Click on the word you looked up to go back to the page you were last at.

empiricism: an empiricist approach to language is dominated by the observation of naturally occurring data, typically through the medium of the corpus. For example, we may decide to determine whether sentence x is a valid sentence of language y by looking in a corpus of the language in question and gathering evidence for the grammatically, or otherwise of the sentence.

scientific method: No theory of science is ever complete. Popper states that empirical theories have to have the property not only of being verified, but of being able to be falsified (the process of finding a rule by looking for exceptions of it). Science proceeds by speculation and hypothesis. This forms theories which have predictive power.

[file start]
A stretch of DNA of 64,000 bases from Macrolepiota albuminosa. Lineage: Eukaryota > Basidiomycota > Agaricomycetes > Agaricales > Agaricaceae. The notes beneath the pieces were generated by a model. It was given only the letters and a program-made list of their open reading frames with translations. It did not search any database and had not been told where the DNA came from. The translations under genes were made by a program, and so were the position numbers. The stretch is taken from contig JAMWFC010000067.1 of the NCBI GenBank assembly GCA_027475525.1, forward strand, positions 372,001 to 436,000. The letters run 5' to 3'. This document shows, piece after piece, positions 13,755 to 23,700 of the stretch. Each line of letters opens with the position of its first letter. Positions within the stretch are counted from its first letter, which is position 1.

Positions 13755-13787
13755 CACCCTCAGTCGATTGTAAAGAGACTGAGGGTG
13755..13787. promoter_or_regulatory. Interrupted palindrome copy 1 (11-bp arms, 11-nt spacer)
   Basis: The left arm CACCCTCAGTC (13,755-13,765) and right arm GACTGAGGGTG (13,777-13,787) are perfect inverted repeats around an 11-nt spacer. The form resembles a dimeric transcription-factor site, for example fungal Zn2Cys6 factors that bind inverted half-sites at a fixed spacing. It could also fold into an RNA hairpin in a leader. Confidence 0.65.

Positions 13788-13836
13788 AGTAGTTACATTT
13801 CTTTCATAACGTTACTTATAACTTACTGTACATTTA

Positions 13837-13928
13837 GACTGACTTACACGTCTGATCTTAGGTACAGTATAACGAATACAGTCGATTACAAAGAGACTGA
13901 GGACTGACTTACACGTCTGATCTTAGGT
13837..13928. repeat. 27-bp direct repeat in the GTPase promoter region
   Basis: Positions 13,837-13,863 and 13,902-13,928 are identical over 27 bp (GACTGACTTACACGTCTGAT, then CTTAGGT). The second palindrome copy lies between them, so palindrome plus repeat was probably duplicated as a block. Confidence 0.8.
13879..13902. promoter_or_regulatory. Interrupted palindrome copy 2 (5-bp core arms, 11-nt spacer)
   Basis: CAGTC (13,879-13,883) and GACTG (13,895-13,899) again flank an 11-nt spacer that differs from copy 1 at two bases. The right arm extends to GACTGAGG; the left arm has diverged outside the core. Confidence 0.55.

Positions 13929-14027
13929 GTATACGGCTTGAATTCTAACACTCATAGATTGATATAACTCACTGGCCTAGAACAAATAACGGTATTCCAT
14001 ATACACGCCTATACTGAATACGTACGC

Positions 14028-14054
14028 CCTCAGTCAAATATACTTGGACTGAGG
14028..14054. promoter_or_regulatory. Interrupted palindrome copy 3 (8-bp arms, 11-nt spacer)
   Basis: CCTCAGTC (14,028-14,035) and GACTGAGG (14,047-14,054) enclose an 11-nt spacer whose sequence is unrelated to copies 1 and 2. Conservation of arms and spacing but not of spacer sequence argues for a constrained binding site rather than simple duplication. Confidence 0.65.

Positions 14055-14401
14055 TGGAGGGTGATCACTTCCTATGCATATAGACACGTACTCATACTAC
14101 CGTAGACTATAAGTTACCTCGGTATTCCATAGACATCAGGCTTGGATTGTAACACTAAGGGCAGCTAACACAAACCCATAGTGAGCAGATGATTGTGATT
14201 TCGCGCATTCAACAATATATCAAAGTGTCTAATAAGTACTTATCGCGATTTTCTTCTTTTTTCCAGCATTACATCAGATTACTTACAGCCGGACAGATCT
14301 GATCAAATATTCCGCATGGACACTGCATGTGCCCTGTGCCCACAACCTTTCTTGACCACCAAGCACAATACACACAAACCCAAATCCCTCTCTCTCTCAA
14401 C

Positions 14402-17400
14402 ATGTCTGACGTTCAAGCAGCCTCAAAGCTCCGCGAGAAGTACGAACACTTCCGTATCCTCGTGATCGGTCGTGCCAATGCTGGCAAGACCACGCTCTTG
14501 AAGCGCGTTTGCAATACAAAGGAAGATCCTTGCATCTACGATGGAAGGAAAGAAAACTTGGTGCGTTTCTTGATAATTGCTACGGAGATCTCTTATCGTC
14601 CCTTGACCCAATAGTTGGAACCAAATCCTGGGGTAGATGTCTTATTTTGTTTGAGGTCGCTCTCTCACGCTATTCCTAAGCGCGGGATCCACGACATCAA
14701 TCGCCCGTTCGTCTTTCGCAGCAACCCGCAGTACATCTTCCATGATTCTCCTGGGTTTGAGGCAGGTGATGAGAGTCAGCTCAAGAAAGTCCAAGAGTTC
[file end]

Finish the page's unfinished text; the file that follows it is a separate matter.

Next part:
rationalism: rationalist theories are based on the development of a theory of mind in the case of linguistics, and have as a fundamental goal cognitive plausibility. The aim is to develop a theory of human language processing, but actively seeks to make the claim that it represents how the processing is actually undertaken.